Testament to the sayings “good things come in small packages” and “size doesn’t matter”, the 10-square-metre Pargot restaurant packs a punch in the Roma Norte neighbourhood of Mexico City. Designed by local firm RA! Arquitectos, the tiny diner merges the traditional architecture of the region with influences of its ocean-focused menu. “The interior design takes us back to the Art Deco movement of the 1920s, generating a composition based on symmetry and balance between colour and geometry,” says the RA! team, led by practice co-founders Pedro Ramírez de Aguilar, Santiago Sierra and Cristóbal Ramírez de Aguilar.
Tucked behind an unassuming roller door, between a messy patchwork of electrical wires and gas metres, the hole-in-the-wall footprint of Pargot doesn’t leave much to the imagination. The dining area is limited to a duo of high bars, each with bench seats, that flare out to accommodate four diners at any one time. Behind the counters, the small industrial kitchen is divided into hot and cold food areas, backdropped by a wall featuring two arches and two sliding brass doors. When opened, the rear doors create a change of atmosphere, transitioning the core colour palette from gold to navy, which the designers say “incites a sensation that brings us closer to the sea”.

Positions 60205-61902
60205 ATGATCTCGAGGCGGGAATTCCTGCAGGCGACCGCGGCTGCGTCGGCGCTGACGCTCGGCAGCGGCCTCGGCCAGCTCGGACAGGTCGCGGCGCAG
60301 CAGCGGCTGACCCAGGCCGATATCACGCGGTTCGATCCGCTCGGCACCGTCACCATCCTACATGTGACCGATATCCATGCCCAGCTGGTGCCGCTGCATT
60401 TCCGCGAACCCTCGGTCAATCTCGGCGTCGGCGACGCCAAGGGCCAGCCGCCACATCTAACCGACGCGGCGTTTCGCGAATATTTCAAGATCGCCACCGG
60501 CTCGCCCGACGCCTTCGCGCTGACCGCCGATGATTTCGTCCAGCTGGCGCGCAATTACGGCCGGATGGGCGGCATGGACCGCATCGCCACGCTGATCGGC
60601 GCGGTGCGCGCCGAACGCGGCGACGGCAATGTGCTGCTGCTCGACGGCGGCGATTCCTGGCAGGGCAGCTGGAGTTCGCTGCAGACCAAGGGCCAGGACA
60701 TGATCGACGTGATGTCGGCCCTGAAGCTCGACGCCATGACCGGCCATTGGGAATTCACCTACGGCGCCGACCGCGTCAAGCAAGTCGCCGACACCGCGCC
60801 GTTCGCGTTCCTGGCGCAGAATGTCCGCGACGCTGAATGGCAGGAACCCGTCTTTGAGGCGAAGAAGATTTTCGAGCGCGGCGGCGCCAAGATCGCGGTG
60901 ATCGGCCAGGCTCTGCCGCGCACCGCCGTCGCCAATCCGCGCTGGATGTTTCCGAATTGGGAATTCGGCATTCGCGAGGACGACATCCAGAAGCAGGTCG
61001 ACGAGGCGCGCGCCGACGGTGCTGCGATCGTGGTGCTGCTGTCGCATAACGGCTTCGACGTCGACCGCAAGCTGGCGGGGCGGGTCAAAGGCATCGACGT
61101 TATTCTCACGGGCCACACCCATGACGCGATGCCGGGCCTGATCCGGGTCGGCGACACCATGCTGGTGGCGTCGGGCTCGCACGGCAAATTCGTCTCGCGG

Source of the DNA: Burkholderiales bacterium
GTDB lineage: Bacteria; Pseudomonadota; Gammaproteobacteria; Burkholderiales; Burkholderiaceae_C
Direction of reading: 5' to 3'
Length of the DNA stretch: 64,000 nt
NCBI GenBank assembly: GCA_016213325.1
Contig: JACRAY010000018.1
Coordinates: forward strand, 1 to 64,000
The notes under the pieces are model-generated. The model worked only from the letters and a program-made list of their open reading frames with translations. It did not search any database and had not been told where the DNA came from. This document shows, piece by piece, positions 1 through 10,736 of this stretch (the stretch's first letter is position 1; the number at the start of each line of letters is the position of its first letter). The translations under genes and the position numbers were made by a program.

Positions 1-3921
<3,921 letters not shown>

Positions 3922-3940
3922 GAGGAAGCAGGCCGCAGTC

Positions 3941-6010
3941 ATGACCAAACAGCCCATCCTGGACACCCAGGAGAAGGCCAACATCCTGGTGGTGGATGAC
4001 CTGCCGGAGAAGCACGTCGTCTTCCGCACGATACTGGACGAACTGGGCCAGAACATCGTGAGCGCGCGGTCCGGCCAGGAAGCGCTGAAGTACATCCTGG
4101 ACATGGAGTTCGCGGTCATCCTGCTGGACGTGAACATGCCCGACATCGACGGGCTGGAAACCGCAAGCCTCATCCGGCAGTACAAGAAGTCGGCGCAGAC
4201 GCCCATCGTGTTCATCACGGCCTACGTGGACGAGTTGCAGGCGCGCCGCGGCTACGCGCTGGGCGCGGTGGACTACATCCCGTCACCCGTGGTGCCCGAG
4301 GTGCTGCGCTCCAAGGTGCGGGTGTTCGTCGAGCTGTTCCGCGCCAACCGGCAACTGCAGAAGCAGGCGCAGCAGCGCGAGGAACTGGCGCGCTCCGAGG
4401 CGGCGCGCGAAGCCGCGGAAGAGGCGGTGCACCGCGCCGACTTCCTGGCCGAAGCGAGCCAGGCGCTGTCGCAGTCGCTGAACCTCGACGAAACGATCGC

Pargot restaurant in Mexico City by RA! Arquitectos
Ensuring the material palette is kept simple yet striking, the floor of the restaurant, the lower portion of the walls and the two bars are all composed of white-based concrete terrazzo, with blue, yellow and grey stones offering a nod “to the beaches and shells that we find on the sand,” the designers say. The upper part of the walls features a gentle shift in materiality thanks to a textured effect created with lengths of bamboo. Stems of the plant have been pressed into a plaster mix, revealing its notches and veins – a treatment which is accentuated by uplighting concealed behind a golden rail.
Efficient storage shelves suspended from the ceiling double as the bar area at the front of the kitchen, displaying a small selection of wines and spirits for diners to imbibe alongside delicious dishes. The gold-coloured metallic finish of both the shelf embellishments and the foot rails catches the light emitted from within the Art Deco detailing of the bar fronts and the floating orbs overhead, drawing in passers-by. Heightened by the grungy surrounds that lay before the restaurant’s front step, the result is a glimmering gem in a roughened street of Roma Norte, destined to satisfy the appetites of foodies and design lovers alike.
The interior design takes us back to the Art Deco movement of the 1920s, generating a composition based on symmetry and balance…